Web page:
Whilst diabetes needn’t present fertility problems, there are some conditions related to male infertility which are more likely, particularly in diabetes that has either not been well controlled or has been present for many years.

We look at what these conditions are as well as the treatment options that are available.


A number of issues can cause infertility in men.

These include:

Erectile dysfunction (ED)

Erectile dysfunction is a common problem associated with diabetes that causes difficulty with getting or maintaining an erection. It is caused by neuropathy (nerve damage) and reduced blood circulation typically as a result of less well controlled diabetes or long standing diabetes.

High levels of blood glucose, blood pressure and cholesterol are all associated with an increased risk of erectile difficulties. Getting these under control, as well as cutting down on alcohol and quitting smoking can help to reduce the effects of ED. A number of different treatment options are also available.

Retarded ejaculation

Ejaculation problems can also result if nerves in the penis become damaged Lack of nerve sensitivity is one problem which can affect the ability to ejaculation. Retarded, delayed and impaired ejaculation are all terms which describe a difficulty in achieving ejaculation.

Note that retarded ejaculation can also be caused or influenced by psychological problems, age and by certain medications.

If impaired ejaculation is brought on psychological problems then treatment, such as through counselling or psychosexual therapy

Ejaculation problems caused by nerve damage tend not to be treatable but it may be possible to find sex positions that result in improved nerve stimulation.

Assisted reproduction technology (ART), such as IVF, can help with treating infertility if conception via intercourse is problematic or impossible.

Retrograde ejaculation

Another problem that may result from neuropathy ( autonomic neuropathy ) is retrograde ejaculation. This occurs if nerves are unable to control the muscles of the bladder from closing at the point of ejaculatio, which results in semen entering the bladder rather than exiting via the penis.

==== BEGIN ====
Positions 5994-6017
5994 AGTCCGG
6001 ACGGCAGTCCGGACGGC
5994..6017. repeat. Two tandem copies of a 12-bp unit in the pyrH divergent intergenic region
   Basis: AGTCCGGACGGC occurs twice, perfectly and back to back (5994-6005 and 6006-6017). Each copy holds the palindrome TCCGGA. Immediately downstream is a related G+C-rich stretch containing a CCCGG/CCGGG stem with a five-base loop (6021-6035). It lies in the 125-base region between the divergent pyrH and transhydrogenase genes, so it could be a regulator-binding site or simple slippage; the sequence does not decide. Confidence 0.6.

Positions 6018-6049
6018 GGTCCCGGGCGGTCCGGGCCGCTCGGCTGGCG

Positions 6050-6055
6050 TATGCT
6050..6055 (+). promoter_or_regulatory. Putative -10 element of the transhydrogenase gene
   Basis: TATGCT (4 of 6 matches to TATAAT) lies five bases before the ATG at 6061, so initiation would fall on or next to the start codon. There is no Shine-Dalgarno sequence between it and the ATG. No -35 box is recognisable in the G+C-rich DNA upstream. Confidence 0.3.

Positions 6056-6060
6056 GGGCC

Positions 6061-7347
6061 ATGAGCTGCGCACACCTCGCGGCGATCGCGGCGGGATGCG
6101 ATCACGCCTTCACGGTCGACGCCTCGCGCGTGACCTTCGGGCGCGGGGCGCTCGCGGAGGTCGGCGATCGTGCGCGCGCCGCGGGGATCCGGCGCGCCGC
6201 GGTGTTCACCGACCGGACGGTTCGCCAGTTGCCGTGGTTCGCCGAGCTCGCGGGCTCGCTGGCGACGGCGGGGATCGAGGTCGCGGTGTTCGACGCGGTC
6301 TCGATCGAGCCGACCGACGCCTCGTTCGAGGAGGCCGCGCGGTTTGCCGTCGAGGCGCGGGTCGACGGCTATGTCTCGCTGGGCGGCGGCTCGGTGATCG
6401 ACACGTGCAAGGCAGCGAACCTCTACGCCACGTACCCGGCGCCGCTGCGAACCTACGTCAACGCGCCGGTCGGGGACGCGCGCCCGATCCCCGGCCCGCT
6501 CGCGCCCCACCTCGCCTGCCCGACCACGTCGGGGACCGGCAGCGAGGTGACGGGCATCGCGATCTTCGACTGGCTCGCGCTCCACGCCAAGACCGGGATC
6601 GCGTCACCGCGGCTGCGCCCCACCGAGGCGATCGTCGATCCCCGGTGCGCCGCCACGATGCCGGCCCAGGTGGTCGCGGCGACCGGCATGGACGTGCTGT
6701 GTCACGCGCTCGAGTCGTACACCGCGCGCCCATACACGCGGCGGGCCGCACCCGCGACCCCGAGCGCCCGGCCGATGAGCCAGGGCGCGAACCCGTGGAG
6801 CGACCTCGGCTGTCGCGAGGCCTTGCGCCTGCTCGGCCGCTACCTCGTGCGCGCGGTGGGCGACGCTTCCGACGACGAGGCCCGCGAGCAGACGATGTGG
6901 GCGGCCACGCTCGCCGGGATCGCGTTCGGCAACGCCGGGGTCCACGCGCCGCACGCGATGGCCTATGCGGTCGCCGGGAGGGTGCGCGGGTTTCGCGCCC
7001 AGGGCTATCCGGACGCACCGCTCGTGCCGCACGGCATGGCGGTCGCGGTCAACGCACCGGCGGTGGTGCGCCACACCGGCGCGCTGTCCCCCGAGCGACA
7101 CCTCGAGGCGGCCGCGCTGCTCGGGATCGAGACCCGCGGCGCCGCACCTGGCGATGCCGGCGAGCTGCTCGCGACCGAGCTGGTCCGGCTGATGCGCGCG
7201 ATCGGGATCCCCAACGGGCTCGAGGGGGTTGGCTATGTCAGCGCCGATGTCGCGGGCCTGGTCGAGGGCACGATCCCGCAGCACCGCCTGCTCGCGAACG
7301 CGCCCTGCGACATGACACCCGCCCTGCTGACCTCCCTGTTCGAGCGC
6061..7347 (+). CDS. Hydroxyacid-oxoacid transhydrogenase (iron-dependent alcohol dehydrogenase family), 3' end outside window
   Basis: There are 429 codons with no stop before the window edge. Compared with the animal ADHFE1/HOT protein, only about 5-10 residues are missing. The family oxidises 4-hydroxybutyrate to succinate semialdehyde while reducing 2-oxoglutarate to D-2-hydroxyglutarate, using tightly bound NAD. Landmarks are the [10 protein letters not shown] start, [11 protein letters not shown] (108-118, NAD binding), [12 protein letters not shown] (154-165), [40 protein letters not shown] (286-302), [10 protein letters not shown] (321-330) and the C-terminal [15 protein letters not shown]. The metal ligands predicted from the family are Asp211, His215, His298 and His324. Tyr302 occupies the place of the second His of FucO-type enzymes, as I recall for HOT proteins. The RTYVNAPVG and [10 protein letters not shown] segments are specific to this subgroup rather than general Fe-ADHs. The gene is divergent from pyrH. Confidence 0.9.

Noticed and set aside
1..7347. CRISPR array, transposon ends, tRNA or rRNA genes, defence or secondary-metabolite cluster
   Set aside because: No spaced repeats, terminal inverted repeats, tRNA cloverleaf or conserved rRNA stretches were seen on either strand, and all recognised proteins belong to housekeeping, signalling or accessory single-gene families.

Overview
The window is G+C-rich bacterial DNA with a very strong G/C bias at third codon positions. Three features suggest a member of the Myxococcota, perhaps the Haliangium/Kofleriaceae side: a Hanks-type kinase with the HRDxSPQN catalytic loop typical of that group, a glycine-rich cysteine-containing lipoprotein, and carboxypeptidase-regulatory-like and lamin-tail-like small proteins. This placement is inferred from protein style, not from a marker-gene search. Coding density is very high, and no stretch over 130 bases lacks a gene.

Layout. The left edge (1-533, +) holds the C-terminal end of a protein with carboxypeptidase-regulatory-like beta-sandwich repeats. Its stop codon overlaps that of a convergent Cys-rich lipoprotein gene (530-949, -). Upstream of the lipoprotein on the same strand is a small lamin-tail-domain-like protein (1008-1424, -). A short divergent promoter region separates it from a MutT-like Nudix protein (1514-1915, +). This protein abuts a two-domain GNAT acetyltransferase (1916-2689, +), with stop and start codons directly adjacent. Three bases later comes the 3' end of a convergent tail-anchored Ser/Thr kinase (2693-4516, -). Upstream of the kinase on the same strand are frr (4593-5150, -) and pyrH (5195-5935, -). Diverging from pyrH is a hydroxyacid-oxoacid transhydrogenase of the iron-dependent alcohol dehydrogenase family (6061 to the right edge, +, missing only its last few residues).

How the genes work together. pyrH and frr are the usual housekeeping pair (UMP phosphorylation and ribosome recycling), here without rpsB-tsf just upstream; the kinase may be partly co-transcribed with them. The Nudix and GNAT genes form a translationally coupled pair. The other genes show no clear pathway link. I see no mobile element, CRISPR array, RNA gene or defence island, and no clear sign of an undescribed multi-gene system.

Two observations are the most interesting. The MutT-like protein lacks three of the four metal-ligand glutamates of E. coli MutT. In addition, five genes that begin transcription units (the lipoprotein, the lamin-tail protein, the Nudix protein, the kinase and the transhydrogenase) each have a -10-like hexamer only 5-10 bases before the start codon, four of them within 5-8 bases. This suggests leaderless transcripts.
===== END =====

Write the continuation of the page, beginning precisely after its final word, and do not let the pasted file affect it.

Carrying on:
Retrograde ejaculation does not cause health problems but can impair conception. If looking to conceive, sperm can still be collected and used via assisted reproduction technology.

Reduced sperm quality

Research shows that diabetes can lead to reduced sperm quality but diabetes as such does not appear to affect motility of sperm (the ability of the sperm to move towards the egg) or cause infertility as a result.

Obesity, however, has been linked with decreased pregnancy rates as well as greater pregnancy loss when going through assisted reproductive technology.

Whilst there is inconclusive evidence that obesity affects sperm motility, there is evidence suggesting that obesity is associated with reduced sperm concentration.

Hypogonadism (low testosterone levels)

Research studies show that around 1 in 4 men with type 2 diabetes have low testosterone levels (hypogonadism). Low testosterone levels can lead to problems which can reduce fertility such as low sperm count, erectile dysfunction and decreased sex drive

Testosterone replacement therapy can be given in a number of different ways, including by injectio, capsules and implants, to treat hypogonadism.


A number of prescription medications have been linked with problems that can lead to infertility.

  • Sulfasalazine, used to treat rheumatoid arthritis, can lead to reduced sperm count.
  • Chemotherapy, for cancer treatment, can reduce sperm production.
  • Selective serotonin reuptake inhibitors (SSRIs), a type of antidepressant, has been associated with delayed ejaculation.
  • Blood pressure medications , such as beta-blockers and alpha-blockers, and diuretics are associated with increased risk of erectile dysfunction.
  • Use of calcium channel blockers, an alternative blood pressure medication, has been linked directly with decreased fertility whilst they are being taken.

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